SQL Sentry Tips and Tricks: Common Alert Tuning Examples
I created this post to build off the topics discussed in my previous blog in the Tips & Tricks series, SQL Server Alert Tuning Basics With SQL Sentry. We will use the previously discussed alerting features to cover common use cases I run into when working with customers during alert tuning sessions. Alert tuning is always a balancing act. On the one hand, you do not want to be spammed; on the other, you do not want to miss important events. The use cases discussed here are a good starting point on the journey of alert tuning but should also serve as examples of how to handle other situations. Please note, if you ever have issues setting up alerting, reach out to your SQL Sentry Customer Success Manager or SQL Sentry Support.
In many environments, I find that there are subsets of jobs that are not meaningful to be alerted on, or that being alerted on every single failure is more distracting than helpful. So, let’s go over some ways we can treat these subsets of jobs differently.
Let’s say we have a handful of jobs that we do not care about being alerted on when they fail. You could drill down to each job in the Navigator pane > Select > Disable the Condition(s) in question at that level.
Disabling job failure alert at a job level
However, per job is not a scalable option if we are dealing with a larger subset of jobs. So, this is where Object Groups can be helpful. We can create an Object Group and put all the Jobs in question into this group.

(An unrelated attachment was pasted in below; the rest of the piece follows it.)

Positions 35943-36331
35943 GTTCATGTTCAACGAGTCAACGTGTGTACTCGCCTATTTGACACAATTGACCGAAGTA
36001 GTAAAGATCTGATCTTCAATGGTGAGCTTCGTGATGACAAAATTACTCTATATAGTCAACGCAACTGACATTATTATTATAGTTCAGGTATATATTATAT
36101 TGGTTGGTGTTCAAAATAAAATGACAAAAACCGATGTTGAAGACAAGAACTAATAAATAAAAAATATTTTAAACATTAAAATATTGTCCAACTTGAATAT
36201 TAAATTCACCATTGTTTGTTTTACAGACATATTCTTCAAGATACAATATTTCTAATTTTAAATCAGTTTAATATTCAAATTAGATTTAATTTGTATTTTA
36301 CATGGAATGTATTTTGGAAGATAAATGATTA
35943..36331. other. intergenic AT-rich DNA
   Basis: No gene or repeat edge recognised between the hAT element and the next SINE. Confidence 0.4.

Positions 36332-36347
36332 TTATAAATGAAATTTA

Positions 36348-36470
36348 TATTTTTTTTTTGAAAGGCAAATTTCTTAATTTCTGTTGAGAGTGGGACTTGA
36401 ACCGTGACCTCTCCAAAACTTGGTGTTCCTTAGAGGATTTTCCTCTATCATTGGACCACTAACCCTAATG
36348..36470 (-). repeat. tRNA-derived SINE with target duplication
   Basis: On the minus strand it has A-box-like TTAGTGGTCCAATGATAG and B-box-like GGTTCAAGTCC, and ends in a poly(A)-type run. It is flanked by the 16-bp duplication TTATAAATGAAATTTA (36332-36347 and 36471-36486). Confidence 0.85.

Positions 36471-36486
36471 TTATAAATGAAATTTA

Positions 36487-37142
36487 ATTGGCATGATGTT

View of Object Groups
Now that the jobs in question are in the Object Group, we can add and disable the Job Failure Condition at the Object Group level by selecting the Object Group in the Navigator Pane > open the Conditions Pane > add the “SQL Server Agent Job: Failure”Condition > select the Behavior column > Disabled. As discussed in the previous post, Object Groups live outside the Topology. As such, you don’t technically “override” at the Object Group level. Instead, you explicitly define what you like at the Object Group level, and this will be honored before going through the Topology hierarchy. Whatever is not explicitly set at an Object Group level will continue to honor the hierarchy as logically expected.
Applying and disabling a condition at an Object Group level
Now Object Groups are great for something like this. However, they are static by nature, meaning as you add new jobs to the environment and you wish them to be treated the same way, they must manually be put into the Object Group to begin honoring those settings. Because of this, sometimes creating and modifying additional versions of a condition at a desired level can be more beneficial, as it can inherently be dynamic. This is especially true whenever you can leverage a job property, such as category or job name, to broadly treat those jobs differently.